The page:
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Human Memory Modeled with Standard Analog and Digital Circuits: Inspiration for Man-made Computers by John Robert Burger

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CHAPTER 5

DENDRITIC PROCESSING AND HUMAN LEARNING

INTRODUCTION

In this chapter we examine a dendritic model that generates arbitrary Boolean logic and then applies it to learning. In the model, pulses are recognized to be electrical solitons, pulses that propagate with neither dispersion nor amplitude reduction, owing to an assumed continuity of the dendritic membrane. Electrical solitons can be activated by excitatory neurotransmitters, but inhibitory neurotransmitters are able to stop their propagation toward a soma.

Simulations indicate that solitons can be reflected by dendritic junctions and by the soma itself. Reflected pulses “back propagate” toward the dendritic receivers but do not pass through oncoming solitons as solitons in electrical wires generally do. Colliding dendritic solitons annihilate each other, clearing the way for additional oncoming pulses. Back-propagating solitons arriving at a receiver help to regulate neurotransmitters. Like recently generated pulses, they are positively charged and effectively repel positive neurotransmitter ions. This, in combination with a negative voltage in the presynaptic bouton as its action potential finishes, pushes and pulls excitatory neurotransmitter ions away from a postsynaptic receiver and terminates an action potential.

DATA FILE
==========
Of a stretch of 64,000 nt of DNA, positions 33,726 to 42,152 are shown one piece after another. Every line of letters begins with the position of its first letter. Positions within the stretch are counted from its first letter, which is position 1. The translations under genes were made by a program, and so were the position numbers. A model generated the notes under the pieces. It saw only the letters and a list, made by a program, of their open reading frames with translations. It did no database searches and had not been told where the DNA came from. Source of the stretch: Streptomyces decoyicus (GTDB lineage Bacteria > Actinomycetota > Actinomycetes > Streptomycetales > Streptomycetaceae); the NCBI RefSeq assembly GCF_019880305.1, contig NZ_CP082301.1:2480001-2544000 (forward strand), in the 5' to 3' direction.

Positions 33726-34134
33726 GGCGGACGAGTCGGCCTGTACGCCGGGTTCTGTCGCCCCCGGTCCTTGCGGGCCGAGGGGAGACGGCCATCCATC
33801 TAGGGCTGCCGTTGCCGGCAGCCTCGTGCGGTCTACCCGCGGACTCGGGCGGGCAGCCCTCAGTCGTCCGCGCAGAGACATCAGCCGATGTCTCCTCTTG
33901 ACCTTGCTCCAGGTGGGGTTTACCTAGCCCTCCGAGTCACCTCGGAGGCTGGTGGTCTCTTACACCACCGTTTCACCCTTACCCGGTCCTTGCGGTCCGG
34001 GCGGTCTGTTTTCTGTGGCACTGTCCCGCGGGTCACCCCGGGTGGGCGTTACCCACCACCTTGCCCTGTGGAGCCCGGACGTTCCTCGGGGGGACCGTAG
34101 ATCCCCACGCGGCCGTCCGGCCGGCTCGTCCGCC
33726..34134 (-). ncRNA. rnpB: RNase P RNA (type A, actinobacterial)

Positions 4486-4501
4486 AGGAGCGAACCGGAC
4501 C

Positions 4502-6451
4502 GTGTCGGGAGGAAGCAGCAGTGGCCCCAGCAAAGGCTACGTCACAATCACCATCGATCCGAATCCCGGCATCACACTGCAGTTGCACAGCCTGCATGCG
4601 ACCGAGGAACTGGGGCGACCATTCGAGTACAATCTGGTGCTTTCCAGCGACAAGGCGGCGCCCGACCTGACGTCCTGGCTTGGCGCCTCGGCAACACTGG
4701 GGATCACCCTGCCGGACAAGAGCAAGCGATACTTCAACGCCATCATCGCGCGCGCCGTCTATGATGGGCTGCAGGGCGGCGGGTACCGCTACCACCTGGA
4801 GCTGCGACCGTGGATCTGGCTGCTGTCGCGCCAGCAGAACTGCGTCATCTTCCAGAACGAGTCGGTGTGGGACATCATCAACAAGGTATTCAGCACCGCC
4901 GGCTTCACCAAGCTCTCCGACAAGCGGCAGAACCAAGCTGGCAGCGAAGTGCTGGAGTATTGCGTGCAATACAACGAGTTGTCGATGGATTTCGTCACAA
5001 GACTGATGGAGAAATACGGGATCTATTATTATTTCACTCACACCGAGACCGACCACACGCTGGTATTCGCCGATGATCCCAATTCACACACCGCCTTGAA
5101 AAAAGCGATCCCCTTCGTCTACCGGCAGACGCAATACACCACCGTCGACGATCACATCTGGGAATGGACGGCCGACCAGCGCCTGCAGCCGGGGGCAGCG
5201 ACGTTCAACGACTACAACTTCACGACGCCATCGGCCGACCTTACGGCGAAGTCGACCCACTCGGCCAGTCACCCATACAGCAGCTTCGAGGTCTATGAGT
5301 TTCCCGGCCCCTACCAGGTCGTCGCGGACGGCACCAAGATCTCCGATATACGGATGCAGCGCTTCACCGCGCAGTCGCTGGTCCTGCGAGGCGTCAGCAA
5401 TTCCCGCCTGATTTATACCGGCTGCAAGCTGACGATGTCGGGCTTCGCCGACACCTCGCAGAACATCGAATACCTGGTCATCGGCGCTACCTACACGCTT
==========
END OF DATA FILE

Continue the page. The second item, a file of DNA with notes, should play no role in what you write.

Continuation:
Artificial intelligence (AI) today is beginning to accomplish scene and sound recognition, but this is only one aspect of AI as defined in this book, the ability to learn being paramount. The ready availability ...

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